LEAKS IN COFFEE SHOPS normally result in spilt foam and third-degree burns, but not in Costa Coffee's case, where it resulted in data belonging to employees and job applicants being exposed.
The details of existing and wannabe Costa Coffee baristas, or whatever the company calls them, were nicked after an online recruitment system belonging to the firms' parent company Whitbread was breached.
Run by Aussie recruitment software company PageUp, the breach took place last month and saw names, email addresses, phone numbers, physical addresses and employment information exposed.
"Forensic investigations have confirmed that an unauthorised person gained access to PageUp systems," explained PageUp. "Although the incident has been contained and PageUp is safe to use, we sincerely regret some data may be at risk."
While PageUp is still investigating the incident, it currently appears to be quite confident that the data breach isn't a biggie.
"For those employees who currently or previously had access to a client's PageUp instance, current password data is protected using the robust password hashing algorithm, bcrypt, which includes salts, and therefore is considered to be of very low risk to individuals," the company said, suggesting that some employees change their passwords if they haven't done so since 2007.
"Password data for applicants was protected using industry best practice techniques, including hashing and salting and therefore evaluated as a very low risk.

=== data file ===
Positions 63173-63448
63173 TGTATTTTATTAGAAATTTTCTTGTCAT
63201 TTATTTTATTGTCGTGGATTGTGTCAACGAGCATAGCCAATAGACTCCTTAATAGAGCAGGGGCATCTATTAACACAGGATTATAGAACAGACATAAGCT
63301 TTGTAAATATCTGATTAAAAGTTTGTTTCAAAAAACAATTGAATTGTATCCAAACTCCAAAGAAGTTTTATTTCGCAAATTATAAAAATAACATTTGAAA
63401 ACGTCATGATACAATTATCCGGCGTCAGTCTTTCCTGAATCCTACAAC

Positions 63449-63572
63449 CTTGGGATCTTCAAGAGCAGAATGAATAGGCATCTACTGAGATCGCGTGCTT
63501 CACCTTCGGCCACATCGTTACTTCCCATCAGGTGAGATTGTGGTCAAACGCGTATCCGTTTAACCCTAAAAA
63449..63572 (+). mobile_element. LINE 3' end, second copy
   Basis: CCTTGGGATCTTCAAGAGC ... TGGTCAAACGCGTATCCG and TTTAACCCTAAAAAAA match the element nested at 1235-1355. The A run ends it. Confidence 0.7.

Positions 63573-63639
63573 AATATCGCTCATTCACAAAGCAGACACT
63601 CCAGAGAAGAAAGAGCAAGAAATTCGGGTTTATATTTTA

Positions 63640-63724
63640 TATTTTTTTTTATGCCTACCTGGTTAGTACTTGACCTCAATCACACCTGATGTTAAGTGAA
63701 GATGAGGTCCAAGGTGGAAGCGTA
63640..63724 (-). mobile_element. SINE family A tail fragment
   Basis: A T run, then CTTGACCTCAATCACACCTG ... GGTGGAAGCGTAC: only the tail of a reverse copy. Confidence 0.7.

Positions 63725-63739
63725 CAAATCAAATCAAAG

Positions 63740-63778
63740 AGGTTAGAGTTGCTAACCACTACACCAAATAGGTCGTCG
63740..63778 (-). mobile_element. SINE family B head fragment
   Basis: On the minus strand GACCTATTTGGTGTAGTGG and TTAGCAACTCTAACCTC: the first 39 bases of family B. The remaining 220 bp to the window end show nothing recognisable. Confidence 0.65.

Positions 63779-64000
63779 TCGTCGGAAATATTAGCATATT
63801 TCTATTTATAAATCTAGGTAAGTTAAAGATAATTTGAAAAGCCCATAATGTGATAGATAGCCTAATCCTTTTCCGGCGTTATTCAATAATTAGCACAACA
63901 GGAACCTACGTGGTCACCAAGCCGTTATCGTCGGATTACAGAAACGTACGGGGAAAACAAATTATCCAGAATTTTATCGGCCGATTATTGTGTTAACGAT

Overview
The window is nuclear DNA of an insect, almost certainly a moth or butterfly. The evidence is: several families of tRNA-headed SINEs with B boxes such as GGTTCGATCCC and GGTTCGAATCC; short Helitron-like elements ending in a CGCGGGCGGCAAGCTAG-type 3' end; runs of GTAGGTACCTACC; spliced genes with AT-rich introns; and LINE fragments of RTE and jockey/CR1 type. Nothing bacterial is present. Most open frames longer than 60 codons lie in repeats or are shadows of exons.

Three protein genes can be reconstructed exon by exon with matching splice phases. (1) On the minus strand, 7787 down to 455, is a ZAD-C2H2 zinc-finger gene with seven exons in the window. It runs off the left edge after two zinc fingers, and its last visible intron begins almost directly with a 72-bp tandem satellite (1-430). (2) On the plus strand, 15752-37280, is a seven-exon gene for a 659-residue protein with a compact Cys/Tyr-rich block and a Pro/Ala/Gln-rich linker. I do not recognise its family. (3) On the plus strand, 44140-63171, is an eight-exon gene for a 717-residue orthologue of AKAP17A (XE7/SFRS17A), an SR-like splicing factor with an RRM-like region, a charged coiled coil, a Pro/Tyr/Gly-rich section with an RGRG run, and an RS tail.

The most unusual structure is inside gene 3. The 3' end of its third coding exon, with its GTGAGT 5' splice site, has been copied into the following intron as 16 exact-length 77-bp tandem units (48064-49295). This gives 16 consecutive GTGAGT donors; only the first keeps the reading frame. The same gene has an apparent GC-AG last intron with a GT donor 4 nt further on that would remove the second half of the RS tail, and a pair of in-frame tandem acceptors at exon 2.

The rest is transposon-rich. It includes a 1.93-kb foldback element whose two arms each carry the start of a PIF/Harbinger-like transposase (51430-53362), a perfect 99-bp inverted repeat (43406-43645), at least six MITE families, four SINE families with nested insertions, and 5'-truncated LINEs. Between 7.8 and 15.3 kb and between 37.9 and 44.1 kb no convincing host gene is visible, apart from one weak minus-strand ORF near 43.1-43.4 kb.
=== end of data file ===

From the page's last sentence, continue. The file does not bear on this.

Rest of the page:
"Importantly, we are confident that the most critical data categories including resumes, financial information, Australian tax file numbers, employee performance reports and employment contracts are not affected in this incident."
While PageUp may be confident in its security, there's no getting away from the fact it was hacked. And hospitality hacks appear to be in vogue, as both Premier Inn, also owned by Whitbread, and competitor Travelodge both suffered data breaches this week.
Both hotel firms saw customer data pilfered in separate breaches. Travelodge's saw its data spilt after Typeform, a third-party company that handles the hotel's customer competitions and surveys, suffered a breach.
Whitbread confirmed to us that Premier Inn's security slip-up was linked to the same PageUp hack as the one that affected Costa Coffee.
It appears, as ever, businesses really need to take an extra dollop of scrutiny when it comes to security, and it's probably best to have systems in place to handle data breaches if and when they happen as GDPR fines aren't exactly light on the pocket. µ
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